Table of Contents
In this article you will get an overview of different types of flood prevention so that you can make the best flood protection choice for you and your home. However, also pay attention to the special conditions of your flood situation , because not every protective measure protects against every type of flood . But don’t worry, if you weren’t aware of this before, you’ve come to the right place!
In other articles, we go into pretty much detail about what goes into the perfect flood defense, depending on your specific location. Feel free to read through the most important points again here.
If you don’t have time now, that’s of course not a problem either, in this article we will briefly go into the conditions for which certain flood prevention measures are made and where you should resort to alternatives.
flood prevention actions in Puerto Francisco de Orellana
El Coca (Orellana).- The Risk Management Secretariat (SGR), as the entity responsible for preventing and mitigating adverse events of a natural or anthropic nature, protects the safety of the population by coordinating actions against the heavy rains that have been reported in the last hours, which have caused flooding, and other emergencies in the city of Coca and part of the Amazon region of the country.
In a press conference convened by the Government of Orellana, the actions of the response entities in response to the events articulated through the Zonal Coordination 2 of the Secretariat of Risk Management (SGR) and the National Decentralized System were announced. of Risk Management (SNDGR).
The worst Climate Change Impacts in the United States according to an article published in Thehearus.com.
Climate change —which affects precipitation patterns and sea level rise—, socioeconomic changes, and subsidence (subsidence) are factors that have made cities along the coastline and river deltas vulnerable to flooding. The challenge now is to rethink how to prevent this situation.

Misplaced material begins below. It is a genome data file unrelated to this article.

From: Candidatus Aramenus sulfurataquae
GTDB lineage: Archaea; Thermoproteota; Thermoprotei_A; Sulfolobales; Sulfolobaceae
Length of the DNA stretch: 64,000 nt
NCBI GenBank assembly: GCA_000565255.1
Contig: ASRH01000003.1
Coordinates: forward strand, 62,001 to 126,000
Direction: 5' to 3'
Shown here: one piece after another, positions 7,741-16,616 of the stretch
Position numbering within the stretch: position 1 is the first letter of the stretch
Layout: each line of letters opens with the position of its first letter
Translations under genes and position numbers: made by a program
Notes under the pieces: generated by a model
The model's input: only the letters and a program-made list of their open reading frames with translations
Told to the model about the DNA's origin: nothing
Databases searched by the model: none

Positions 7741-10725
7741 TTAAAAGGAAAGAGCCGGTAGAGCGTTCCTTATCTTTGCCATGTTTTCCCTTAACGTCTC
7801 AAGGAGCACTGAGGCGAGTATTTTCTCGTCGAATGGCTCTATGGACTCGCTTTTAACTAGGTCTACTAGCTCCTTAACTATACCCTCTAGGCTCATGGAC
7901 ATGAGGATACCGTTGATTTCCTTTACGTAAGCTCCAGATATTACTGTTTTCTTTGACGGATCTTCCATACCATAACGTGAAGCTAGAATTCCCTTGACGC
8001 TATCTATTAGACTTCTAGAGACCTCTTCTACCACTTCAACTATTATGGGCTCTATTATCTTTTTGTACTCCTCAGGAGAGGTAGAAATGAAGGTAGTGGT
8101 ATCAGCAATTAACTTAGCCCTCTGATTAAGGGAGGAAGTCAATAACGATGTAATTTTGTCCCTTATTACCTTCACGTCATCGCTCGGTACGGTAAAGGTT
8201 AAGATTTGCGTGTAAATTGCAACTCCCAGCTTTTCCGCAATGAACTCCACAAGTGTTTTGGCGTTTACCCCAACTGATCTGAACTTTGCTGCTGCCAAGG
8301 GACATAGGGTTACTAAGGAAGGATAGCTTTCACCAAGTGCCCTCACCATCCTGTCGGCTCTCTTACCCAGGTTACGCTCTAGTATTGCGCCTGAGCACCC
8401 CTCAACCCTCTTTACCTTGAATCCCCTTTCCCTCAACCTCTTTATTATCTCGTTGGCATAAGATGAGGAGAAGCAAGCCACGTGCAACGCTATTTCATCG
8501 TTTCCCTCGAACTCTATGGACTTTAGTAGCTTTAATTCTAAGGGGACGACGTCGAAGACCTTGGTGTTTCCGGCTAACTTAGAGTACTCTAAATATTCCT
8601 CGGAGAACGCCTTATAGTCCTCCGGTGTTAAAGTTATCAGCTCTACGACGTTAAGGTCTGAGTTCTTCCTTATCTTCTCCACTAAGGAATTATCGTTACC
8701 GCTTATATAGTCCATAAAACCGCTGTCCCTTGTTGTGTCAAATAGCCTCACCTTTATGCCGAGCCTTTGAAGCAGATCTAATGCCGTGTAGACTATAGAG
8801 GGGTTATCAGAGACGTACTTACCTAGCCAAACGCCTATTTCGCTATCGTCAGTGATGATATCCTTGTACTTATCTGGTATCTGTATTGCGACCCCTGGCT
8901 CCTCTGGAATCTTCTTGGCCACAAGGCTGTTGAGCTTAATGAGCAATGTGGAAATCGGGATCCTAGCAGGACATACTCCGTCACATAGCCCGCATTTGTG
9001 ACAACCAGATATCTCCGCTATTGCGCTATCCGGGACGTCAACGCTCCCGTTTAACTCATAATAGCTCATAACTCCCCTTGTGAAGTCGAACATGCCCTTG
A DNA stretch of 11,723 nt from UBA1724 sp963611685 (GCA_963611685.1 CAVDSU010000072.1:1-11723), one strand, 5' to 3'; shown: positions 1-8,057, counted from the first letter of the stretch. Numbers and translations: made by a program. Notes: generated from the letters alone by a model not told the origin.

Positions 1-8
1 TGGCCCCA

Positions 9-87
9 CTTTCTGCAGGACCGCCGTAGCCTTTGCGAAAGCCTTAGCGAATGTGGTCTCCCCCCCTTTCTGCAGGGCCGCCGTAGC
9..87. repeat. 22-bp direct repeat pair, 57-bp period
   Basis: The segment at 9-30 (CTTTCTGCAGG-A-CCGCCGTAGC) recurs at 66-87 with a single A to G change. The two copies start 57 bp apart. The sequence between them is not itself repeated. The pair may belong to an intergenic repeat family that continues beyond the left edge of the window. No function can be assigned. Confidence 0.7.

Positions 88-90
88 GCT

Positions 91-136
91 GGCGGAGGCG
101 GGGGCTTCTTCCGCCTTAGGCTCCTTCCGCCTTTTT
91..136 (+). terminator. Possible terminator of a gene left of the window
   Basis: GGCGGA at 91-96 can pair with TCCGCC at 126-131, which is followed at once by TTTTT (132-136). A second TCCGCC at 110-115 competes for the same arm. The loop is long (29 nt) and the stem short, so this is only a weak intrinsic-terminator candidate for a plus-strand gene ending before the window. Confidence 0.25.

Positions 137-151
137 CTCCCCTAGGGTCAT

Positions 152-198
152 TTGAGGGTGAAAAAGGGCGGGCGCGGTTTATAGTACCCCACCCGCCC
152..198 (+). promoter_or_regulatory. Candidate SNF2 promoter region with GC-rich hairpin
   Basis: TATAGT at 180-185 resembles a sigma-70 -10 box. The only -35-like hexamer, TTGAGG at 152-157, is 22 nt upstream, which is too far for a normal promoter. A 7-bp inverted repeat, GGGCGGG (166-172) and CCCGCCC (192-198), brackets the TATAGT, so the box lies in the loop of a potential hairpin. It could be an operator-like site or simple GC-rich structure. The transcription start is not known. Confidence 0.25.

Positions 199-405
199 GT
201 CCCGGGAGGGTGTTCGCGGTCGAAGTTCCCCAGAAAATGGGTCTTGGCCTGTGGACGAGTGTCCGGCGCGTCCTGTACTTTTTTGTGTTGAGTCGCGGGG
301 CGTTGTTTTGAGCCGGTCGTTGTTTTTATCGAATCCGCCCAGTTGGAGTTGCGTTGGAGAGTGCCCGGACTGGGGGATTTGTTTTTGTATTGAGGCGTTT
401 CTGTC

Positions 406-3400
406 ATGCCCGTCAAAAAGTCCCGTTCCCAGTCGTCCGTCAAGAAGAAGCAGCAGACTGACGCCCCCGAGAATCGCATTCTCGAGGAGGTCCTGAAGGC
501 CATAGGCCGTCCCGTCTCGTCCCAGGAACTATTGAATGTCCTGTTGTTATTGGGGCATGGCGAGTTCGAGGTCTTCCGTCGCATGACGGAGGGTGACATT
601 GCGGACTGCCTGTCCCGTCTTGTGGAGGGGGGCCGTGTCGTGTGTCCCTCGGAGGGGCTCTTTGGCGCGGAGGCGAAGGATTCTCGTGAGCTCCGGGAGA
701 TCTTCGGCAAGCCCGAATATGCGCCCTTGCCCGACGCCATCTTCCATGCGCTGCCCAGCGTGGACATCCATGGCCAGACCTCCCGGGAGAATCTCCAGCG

The cities were designed at the time in a technical way for rain conditions very different from the current ones, indicates the director of the Center for Water and Sustainable Development of ESPOL (CADS), Luis Dominguez.
“The future confronts cities with new conditions, with conditions that were not designed. Places where we have so much rain and the system is not capable of handling it. In coastal cities and in river deltas, this problem is aggravated”, mentions the expert.
NEW DEVELOPMENT MODEL
As possible solutions to the scenario described above, the new global urbanism trends focus on development models where resilient streets are referred to. They are designs and adaptations that contribute to making the streets part of the city’s response to the changes that are taking place, based on green initiatives.
Here are five of these trends:
1) Green areas for infiltration.
It seeks to take advantage of green areas as infiltration areas. When the streets are impermeable, water accumulates, which is why the new trends aim to have streets with pervious concrete or removal of pavement in some spaces, to leave an open green area that becomes an escape valve for rainwater. Low-traffic areas, such as parking lots, may have a layer of this permeable material that allows water to penetrate to the subsoil.
2) Multifunctional green areas.